When GALE wrote her first song at the age of seven, she thought she could be a superhero.
The salsa track entitled “Amor Sincero” was dedicated to a boy who didn’t like her back. “When I finished writing, I thought, ‘Wait, did I just create something that didn’t exist just using a melody and chords?'” she recalls. “I thought I had a superpower. Since then I just keep going.”
Expressing herself through music was easy for the Puerto Rican singer-songwriter who grew up surrounded by artistic minds. Her father is also a musician – performing at local events along with his band. Her grandfather was a professional cuatro player. Meanwhile, her mother was an actress performing theater. “I was always free to experiment,” says the 29-year-old, who has written songs for artists such as Fanny Lu, Juanes and Manuel Turizo and is currently working on her first album.
Even before she learned to perform professionally at the Escuela Libre de Música, her father prepared her for the big stage when she was a little girl. “He always made me perform at every family gathering,” says GALE. “He used to tell me, ‘If you’re going to do this your whole life, you’ve got to practice.’ I was like, ‘I just want to go play hide and seek with my cousins!’ But then I would sing 10 songs and I would enjoy it.”
Now, GALE has become a popular songwriter for a handful of artists — and on November 17, she won her first Latin Grammy, thanks to Christina Aguilera for the songwriting credits Aguilera, which won Best Traditional Pop Vocal Album and is also nominated for Best Latin Pop Album at February’s Grammys. “If you work hard and manifest it, it happens. It grounds.”
GALE – who grew up with Shakira, Avril Lavigne and Selena Quintanilla – has been focused on carving out a path of her own ever since she relocated to Miami from Puerto Rico after Hurricane Maria. “At first I knew I had to work my ass off to make things happen,” she explains. “What I always wanted was my own project as an artist and I definitely wanted to do that. But how would I get there? I figured I would start writing with other artists and build those relationships. Then get a publishing deal and get signed by a label.”
So she started knocking on doors and visiting publishers to show them the catalog of songs she had recorded in her closet. Her first big break came in 2019 when peermusic invited her to a session with Colombian artist Fanny Lu where they wrote “En Mis Tacones” together. Since then, she says, doors have opened thanks to “word of mouth, because the producers started recommending me, Fanny Lu wanted to work with me again”.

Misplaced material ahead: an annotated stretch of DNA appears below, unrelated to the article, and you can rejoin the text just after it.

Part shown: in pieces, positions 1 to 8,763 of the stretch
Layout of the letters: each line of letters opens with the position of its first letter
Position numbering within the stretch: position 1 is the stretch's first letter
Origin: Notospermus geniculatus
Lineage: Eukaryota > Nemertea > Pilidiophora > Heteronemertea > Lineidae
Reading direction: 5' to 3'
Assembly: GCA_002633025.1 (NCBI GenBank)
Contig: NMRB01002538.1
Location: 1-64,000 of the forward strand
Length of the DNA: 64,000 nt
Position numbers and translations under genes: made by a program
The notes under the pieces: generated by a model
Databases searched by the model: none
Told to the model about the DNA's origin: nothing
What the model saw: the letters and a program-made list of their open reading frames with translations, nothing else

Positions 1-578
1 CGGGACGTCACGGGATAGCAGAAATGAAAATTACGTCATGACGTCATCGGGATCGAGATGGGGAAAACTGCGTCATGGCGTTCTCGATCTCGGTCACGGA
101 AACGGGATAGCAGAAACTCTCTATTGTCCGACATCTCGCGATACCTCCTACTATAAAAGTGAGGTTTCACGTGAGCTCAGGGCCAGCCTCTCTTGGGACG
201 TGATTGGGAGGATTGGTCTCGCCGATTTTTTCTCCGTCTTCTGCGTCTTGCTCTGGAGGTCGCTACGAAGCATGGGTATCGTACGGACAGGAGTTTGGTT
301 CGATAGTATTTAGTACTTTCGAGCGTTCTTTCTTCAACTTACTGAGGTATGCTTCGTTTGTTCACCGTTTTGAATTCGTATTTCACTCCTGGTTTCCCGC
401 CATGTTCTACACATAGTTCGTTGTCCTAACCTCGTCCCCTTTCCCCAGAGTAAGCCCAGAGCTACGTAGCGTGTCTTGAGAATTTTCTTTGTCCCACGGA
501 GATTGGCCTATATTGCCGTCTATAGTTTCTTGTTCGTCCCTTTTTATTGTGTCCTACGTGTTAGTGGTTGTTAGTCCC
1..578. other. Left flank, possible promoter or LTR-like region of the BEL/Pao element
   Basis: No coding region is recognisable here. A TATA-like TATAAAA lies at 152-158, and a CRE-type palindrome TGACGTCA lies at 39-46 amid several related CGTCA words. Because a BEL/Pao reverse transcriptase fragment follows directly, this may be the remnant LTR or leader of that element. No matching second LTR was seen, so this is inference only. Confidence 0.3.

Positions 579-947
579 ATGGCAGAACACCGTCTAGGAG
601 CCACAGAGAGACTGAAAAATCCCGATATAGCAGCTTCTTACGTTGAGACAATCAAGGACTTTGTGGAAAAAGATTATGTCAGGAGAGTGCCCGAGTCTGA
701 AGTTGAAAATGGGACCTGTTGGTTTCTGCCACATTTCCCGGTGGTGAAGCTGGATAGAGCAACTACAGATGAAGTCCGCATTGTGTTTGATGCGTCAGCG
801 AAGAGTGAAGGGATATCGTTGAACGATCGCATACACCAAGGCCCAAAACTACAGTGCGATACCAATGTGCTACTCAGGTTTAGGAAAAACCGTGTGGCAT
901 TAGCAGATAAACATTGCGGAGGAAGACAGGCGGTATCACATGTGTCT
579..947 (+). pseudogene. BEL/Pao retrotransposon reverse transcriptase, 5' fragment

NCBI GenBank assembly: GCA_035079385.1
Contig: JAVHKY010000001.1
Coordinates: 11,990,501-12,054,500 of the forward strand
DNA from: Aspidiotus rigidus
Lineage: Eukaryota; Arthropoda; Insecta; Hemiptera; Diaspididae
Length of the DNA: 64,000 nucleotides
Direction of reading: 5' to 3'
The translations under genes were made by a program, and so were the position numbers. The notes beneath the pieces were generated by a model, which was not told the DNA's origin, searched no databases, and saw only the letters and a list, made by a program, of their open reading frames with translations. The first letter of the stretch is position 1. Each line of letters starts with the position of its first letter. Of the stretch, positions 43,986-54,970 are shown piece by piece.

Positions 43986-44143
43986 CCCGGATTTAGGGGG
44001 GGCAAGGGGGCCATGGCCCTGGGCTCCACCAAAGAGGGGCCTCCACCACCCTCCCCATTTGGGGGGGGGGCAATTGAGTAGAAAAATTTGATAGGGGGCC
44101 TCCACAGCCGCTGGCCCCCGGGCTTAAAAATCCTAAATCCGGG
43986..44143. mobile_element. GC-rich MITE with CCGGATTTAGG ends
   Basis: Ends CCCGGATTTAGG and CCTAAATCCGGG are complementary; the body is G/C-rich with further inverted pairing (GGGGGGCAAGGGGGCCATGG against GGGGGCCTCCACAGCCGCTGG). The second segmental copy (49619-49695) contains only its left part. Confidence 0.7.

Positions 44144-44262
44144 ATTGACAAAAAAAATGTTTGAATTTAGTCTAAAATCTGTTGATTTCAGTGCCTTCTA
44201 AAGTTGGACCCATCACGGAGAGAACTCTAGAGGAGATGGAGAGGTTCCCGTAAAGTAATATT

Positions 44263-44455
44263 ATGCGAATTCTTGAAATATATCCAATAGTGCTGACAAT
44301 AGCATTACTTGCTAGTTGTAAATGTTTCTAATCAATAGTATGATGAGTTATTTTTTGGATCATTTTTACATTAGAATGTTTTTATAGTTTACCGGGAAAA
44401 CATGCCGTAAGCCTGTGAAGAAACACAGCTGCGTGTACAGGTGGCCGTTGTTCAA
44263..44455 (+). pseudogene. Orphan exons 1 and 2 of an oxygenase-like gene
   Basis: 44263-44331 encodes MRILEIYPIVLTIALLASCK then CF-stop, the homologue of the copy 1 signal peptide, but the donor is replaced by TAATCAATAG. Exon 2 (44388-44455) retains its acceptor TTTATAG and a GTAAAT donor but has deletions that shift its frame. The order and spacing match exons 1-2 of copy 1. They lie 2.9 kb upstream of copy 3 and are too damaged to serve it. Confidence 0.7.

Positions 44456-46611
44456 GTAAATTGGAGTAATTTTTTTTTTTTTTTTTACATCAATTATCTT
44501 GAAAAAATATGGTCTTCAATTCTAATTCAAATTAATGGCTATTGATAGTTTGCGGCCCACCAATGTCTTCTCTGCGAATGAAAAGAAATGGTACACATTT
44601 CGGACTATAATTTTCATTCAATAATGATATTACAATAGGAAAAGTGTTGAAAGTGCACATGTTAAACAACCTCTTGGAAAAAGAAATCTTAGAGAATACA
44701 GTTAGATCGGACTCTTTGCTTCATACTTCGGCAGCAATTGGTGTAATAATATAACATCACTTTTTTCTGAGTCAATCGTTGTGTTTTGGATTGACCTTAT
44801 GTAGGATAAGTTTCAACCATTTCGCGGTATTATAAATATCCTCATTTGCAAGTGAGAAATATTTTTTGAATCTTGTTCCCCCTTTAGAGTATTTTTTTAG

She eventually landed a publishing deal with Warner Chappell Music and a recording deal with Sony Music Latin. She then landed on Aguilera’s project – co-authors (along with DallasK and Josh Berrios) of the Ozuna-backed “Santo,” which peaked at No. 12 billboard‘s Latin Airplay chart in February.
She recalls meeting Aguilera during a writing session for Brujería. “She was sitting next to me and she’s like, ‘Are you singing that? [on the demo]?’ I said, ‘Yes,’ and she said, ‘What a beautiful voice.’ To my mind I was like, ‘Oh my God, I’ve been practicing singing Wed Reflejo Every day I know the album from A to Z. I practiced playing all your songs…’ But what I really said was: ‘Thanks, you have a beautiful voice too.’ It was a moment,” she says, laughing.
Grateful that songwriting has opened doors for other artists, she is now also focusing on her own project and plans to release her debut album in 2023 – which would feature her three singles “Inmadura”, “Prolemas” and “D-Pic”. . Describing their style as “Bad Bunny meets Dua Lipa meets Avril Lavigne”, their first few songs showcase their raw, edgy songwriting skills and their pop punk and rock influences. And instead of going down the collaborative route, she decided her first few songs wouldn’t feature other artists. “I’m like, ‘This is me and this is it, I hope you like it,'” she says. “Cooperations will come because they are also important and valuable. But right now it’s just me.”
Here’s more about this month’s Latin Artist on the Rise, in their own words:
Surname: Carolina Isabel Colon Juarbe
Recommended song: Oh booze, that’s hard. Because my three singles are all different, but they are similar in that they are raw and honest. I think if someone is more into the romantic, nostalgic vibe then check out “Inmadura”. But if anyone is like their badass era, then they need to check out “D-Pic.” And “Problemas” is musically like the perfect mix of what I do: pop, rock and urban. But if I had to choose, I’d say “D-Pic” because it’s a statement. You get a real representation of who I am as an artist.
Biggest success: I start performing my songs, born in a vulnerable and intimate place, in front of a live audience. One of my favorite performances was at Latin Music Week in September. It felt magical. The connection with the people was incredible. I thought, “Dn, I’m ready for this.” I’m going to share this, before I went on stage I called my dad and he said, “My love, don’t worry, you can’t see anyone from the stage because of the spotlight. You just do your thing.” The first thing I see when I go on stage is everyone’s face.
What’s next: I’m working on my debut album which is almost finished. It’s very special because it was born after a breakup, at the exact moment I decided to end things with that person that I knew from the start that person wasn’t my Person. But I wanted it to work. When I broke up with them, all these songs came to me and they represent different stages. Because it hurts to hurt someone, it’s a roller coaster of emotions.
I’m really looking forward to the album. It’s coming early to mid next year. And next year I will definitely do more shows. In fact, I’m performing at Fiestas de la Calle San Sebastián in Puerto Rico in January, which is a huge event. It’s legendary in my country.